Originally published by 2 Minute Medicine® (view original article). Reused on AccessMedicine with permission.

1. Spironolactone showed more effective improvement in acne at 12 and 24 weeks after treatment initiation as compared with the placebo.

Evidence Rating Level: 1 (Excellent)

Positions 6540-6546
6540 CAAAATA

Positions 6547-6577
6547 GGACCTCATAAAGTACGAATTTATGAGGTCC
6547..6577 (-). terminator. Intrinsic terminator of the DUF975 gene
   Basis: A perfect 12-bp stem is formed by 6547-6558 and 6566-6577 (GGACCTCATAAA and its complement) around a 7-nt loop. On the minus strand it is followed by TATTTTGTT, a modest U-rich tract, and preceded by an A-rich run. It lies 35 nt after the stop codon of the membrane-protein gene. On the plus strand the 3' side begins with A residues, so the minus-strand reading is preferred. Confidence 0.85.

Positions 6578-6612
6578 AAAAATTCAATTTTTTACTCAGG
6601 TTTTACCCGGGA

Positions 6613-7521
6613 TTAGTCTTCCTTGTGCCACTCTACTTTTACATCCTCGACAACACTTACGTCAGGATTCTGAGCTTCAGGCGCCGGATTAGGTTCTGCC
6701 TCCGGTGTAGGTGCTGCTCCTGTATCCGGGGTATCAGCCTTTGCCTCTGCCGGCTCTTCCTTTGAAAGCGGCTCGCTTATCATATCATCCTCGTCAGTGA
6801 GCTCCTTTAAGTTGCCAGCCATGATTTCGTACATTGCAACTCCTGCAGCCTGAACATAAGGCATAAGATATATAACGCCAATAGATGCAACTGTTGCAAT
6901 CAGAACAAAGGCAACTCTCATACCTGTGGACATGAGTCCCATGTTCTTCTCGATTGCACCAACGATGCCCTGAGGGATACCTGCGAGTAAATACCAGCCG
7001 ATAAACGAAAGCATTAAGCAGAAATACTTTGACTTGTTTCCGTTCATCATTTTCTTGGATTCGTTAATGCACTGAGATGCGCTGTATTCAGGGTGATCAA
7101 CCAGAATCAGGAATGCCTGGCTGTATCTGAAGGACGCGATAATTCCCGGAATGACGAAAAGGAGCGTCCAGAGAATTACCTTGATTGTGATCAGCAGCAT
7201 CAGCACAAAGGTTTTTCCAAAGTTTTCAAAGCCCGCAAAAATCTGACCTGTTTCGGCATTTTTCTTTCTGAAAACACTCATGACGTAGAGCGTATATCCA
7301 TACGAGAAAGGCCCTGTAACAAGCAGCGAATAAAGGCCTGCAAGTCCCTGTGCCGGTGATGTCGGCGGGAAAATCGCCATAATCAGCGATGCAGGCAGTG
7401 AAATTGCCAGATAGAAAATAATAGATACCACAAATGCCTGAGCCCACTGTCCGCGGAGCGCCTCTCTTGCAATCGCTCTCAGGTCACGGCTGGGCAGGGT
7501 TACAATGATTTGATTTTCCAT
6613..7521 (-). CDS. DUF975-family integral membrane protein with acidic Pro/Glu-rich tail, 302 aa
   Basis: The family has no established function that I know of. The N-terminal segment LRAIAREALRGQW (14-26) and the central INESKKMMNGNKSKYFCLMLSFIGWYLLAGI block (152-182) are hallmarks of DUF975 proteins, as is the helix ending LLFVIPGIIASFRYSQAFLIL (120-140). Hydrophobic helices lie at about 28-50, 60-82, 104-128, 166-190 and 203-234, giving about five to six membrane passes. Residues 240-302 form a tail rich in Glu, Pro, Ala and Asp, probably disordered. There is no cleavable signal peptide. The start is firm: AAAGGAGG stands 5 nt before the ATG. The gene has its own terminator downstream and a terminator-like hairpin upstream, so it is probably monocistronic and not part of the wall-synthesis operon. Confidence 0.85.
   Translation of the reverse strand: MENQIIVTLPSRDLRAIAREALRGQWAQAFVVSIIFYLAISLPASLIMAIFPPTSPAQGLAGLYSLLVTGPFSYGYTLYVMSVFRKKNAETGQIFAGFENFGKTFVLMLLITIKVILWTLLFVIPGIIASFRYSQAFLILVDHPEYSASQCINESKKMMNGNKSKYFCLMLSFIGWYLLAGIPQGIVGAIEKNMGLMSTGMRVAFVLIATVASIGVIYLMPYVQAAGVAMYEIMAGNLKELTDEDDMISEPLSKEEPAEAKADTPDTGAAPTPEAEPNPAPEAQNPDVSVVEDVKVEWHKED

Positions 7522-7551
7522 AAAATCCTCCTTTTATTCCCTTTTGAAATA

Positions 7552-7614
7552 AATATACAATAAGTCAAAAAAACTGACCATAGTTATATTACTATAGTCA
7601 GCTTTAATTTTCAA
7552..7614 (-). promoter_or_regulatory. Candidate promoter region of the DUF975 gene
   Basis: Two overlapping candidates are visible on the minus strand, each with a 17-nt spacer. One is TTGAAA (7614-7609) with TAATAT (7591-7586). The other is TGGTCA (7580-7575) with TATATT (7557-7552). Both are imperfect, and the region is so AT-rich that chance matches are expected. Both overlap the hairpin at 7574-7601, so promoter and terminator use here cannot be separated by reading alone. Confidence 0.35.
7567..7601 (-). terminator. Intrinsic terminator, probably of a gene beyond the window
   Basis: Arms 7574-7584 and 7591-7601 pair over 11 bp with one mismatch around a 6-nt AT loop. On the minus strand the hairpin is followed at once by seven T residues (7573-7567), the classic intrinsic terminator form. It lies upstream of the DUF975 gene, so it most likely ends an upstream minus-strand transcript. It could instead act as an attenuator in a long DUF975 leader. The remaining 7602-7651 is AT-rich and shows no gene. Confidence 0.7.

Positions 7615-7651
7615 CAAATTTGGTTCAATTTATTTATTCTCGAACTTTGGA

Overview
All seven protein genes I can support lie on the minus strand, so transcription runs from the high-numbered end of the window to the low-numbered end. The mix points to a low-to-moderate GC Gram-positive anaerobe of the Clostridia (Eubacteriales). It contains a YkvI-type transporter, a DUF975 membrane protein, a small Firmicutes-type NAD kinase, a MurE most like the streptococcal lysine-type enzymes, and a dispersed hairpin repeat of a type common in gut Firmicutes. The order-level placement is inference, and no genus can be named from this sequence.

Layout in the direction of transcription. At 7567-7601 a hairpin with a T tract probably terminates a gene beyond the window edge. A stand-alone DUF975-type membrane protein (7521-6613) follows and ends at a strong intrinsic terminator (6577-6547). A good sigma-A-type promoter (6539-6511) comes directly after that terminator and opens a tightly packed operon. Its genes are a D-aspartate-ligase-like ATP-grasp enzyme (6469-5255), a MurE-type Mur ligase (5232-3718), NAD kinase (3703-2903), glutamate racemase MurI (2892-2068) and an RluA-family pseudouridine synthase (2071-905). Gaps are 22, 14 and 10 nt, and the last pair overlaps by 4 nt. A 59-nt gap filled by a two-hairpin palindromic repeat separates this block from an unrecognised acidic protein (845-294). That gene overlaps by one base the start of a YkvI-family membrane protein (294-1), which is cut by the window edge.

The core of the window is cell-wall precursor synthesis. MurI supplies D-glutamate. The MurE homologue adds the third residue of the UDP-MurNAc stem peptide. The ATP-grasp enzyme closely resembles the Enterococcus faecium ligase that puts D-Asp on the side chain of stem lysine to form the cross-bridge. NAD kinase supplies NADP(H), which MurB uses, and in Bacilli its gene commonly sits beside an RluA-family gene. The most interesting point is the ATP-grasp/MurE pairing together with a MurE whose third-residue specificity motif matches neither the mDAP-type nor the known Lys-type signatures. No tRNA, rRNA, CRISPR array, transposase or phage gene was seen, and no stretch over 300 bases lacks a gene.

Acne is highly prevalent in adolescents and can persist into adulthood. The first-line management of mild to moderate acne typically involves a combination of topical preparations containing retinoids, benzoyl peroxide, or antibiotics. One-third of patients seeking treatment for acne receive long oral antibiotic rouses (>28 days), which presents a concern for developing antibiotic resistance. Spironolactone, a potassium-sparing diuretic, may be a much-needed alternative to oral antibiotics given its anti-androgenic properties. The Spironolactone for Adult Female Acne (SAFA) trial aimed to assess whether spironolactone improves acne in women compared with placebo. From 10 centers in England and Wales, 407 eligible women – aged 18 years or over with facial acne for at least six months that warranted treatment with oral antibiotics – were randomly assigned in a 1:1 ratio to receive either 50 mg spironolactone (201 patients) or matched placebo (209 patients) once daily for the first six weeks and then two tablets daily at 6 weeks for a total of 24 weeks. Patients, staff, and investigators were masked to treatment allocations. The primary outcome measure was the 12-week mean Acne-QoL symptom subscale score, with higher scores reflecting improved quality of life. After adjusting for baseline variables, there was a small but statistically significant difference of 1.27 (95% CI 0.07 to 2.46) in the mean Acne-QoL symptom subscale score favoring the spironolactone group at 12 weeks. At 24 weeks, there was a larger mean difference of 3.45 (2.16 to 4.75), representing a statistically significant greater improvement in the spironolactone group. Furthermore, both clinicians and participants were more likely to report overall acne improvement from baseline than those in the placebo group. However, the spironolactone group experienced a higher incidence of adverse reactions, with headaches and dizziness mainly accounting for this difference. Overall, women reported significant improvements in acne when taking spironolactone as compared to placebo. These findings suggest that spironolactone may be a safe and effective alternative to oral antibiotics for adult women with persistent acne.

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